Faxon: This past year, specific manufacturers worked remotely with customers. This emphasized the importance of distributors as certain distributors were able to support customers face to face and support the clinic and manufacturer as opposed to virtual. The distributor became the face for some manufacturers as well as distributors.

Veterinary Advantage: How often are you able to meet in person with customers now? Do they have any PPE requirements you have to meet?

Whitley: I am getting more and more in-person meeting requests lately. Most clinics I have met with live do have PPE requirements now. Some clinics are allowing people to walk in with face masks. Others, especially in the Chicago area, are still doing curbside service. It’s not an open-door situation just yet, but hopefully, we are moving in that direction.

Faxon: This would be based on state and regional regulations, as some areas of the nation are not fully open. However, in my area, I would say about 85% of the time, we are able to meet with our customers. Face masks are required, and I use sanitizer before and after each call.

Ellis and Rinehart: Zoetis has established an “in-person” guidance plan. Since each county and state has different and often changing requirements, it was critical to establish clear guidance. Depending on the local/state guidance, Zoetis has begun to return to increasing in-person meetings. The in-person meetings must fit within the scope of our internal guidance that adheres to CDC and local requirements related to PPE, social distancing, good hygiene, etc., and of course, our customers’ preferences. The safety of our colleagues and customers serves as the primary driver of the guidelines that have been created.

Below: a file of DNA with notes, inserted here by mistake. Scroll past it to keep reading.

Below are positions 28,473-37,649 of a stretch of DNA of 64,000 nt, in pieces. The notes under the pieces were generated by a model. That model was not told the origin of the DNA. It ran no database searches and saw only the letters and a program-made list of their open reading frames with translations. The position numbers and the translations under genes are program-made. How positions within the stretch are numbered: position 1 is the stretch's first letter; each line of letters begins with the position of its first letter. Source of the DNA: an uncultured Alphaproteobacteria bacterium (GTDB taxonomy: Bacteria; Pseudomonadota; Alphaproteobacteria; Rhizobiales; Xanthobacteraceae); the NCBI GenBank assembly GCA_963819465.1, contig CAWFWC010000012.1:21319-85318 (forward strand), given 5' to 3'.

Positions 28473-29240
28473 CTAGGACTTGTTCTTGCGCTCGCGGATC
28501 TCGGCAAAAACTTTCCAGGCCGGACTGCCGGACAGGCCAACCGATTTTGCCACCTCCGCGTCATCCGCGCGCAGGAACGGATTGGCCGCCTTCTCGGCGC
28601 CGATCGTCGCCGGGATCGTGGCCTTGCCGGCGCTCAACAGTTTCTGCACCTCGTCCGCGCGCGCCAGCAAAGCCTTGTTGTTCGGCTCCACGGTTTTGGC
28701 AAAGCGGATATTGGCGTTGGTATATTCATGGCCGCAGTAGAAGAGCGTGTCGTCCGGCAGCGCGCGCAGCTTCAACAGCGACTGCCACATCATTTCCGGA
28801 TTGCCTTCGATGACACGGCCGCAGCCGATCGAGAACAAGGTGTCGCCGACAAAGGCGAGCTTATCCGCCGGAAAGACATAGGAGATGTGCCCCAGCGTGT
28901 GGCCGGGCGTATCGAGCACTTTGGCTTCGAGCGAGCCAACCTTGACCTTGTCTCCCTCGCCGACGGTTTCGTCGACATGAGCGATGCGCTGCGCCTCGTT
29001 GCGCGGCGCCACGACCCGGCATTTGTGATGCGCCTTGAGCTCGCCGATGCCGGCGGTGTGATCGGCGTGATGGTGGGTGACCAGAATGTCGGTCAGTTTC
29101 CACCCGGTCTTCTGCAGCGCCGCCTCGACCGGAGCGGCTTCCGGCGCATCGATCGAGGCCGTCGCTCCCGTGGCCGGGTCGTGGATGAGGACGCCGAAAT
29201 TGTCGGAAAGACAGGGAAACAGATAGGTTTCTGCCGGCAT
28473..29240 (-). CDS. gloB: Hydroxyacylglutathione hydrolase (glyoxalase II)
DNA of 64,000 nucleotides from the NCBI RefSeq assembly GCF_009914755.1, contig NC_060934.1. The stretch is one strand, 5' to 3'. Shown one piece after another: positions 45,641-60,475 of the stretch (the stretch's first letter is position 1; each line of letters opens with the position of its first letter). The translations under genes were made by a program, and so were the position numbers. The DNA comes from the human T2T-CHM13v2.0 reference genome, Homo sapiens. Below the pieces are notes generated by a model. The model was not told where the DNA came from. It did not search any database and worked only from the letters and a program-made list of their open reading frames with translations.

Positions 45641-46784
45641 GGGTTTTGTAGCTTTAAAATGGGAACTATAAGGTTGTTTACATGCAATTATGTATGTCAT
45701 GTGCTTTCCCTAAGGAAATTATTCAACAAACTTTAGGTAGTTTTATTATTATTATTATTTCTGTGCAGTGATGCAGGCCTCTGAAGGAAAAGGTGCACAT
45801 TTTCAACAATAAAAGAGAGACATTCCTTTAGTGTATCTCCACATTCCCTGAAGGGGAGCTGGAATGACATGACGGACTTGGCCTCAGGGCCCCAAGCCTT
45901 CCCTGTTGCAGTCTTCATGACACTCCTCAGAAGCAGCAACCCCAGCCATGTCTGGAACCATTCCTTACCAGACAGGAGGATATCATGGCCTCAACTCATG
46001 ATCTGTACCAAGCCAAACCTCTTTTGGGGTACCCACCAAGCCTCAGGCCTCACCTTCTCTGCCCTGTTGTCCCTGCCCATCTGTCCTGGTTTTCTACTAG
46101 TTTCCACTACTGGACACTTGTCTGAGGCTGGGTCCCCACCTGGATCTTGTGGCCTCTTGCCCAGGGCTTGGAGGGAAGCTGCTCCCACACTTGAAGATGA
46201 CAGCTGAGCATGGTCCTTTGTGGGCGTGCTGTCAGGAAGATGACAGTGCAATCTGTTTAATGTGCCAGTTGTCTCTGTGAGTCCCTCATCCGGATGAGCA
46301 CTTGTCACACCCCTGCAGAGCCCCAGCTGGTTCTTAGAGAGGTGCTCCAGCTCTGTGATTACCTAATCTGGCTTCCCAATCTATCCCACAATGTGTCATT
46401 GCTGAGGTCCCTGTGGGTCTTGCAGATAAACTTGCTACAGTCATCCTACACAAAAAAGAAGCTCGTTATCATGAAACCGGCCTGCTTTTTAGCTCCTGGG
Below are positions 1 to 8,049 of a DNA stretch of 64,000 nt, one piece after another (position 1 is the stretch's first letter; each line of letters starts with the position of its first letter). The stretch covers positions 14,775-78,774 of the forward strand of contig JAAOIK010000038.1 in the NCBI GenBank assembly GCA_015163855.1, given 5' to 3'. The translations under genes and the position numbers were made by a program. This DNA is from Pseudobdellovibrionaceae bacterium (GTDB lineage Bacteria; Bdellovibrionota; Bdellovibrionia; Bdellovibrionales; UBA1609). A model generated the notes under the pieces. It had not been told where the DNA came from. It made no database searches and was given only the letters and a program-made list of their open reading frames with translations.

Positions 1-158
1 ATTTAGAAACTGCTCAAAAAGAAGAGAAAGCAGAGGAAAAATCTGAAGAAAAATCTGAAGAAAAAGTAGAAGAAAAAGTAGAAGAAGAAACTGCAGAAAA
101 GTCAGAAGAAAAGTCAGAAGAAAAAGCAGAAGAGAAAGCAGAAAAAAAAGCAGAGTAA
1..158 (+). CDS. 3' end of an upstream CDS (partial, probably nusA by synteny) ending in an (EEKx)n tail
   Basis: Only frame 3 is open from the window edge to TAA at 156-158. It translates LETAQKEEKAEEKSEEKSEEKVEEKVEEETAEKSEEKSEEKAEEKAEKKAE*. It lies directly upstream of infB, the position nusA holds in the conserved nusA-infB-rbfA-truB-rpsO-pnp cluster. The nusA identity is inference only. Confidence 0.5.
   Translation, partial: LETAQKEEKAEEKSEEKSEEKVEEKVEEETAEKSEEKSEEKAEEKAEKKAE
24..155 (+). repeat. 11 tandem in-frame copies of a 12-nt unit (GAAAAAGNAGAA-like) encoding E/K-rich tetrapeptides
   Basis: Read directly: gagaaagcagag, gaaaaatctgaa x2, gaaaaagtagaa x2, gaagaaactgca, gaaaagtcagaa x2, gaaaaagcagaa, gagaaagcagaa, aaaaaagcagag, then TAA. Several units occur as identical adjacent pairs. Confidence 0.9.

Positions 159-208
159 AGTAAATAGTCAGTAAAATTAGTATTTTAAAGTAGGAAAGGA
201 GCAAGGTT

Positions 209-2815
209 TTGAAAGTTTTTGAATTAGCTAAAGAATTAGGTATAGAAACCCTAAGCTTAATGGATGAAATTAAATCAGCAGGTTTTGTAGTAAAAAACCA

Veterinary Advantage: Does your company have any restrictions/protocols in place?

Faxon: Face masks are strongly advised to fit the needs of the clinic protocols, along with proper cleaning. At the moment, it’s advised not to ride in the same car with other reps. Some companies are holding off on large group functions. Be smart, be safe.

Ellis and Rinehart: Zoetis protocols include measures around temperature checks, personal health assessments, PPE, social distancing, limits to the size of in-person meetings, and good hygiene practices, including frequent handwashing, sanitizing, and disinfecting cars and equipment before and after our customer visits.

As vaccination becomes more widespread, we continue to evaluate and evolve these protocols, ensuring we keep colleagues’ and customers’ safety our top priority.

Veterinary Advantage: How do you effectively collaborate with distributor reps in a marketplace of social distancing requirements?

Ellis and Rinehart: Virtual platforms (e.g., Zoom, Webex) have been the primary vehicles for meetings with distribution partners in 2020-2021. Zoetis is conducting multiple virtual alignment planning sessions.

Whitley: Not everyone’s situation was or is the same. How we collaborate may need to be tailored. Different parts of the country and different organizations took different approaches to stay safe. With respect to those differences, we did our best to strengthen relationships organizationally and individually with channel partners.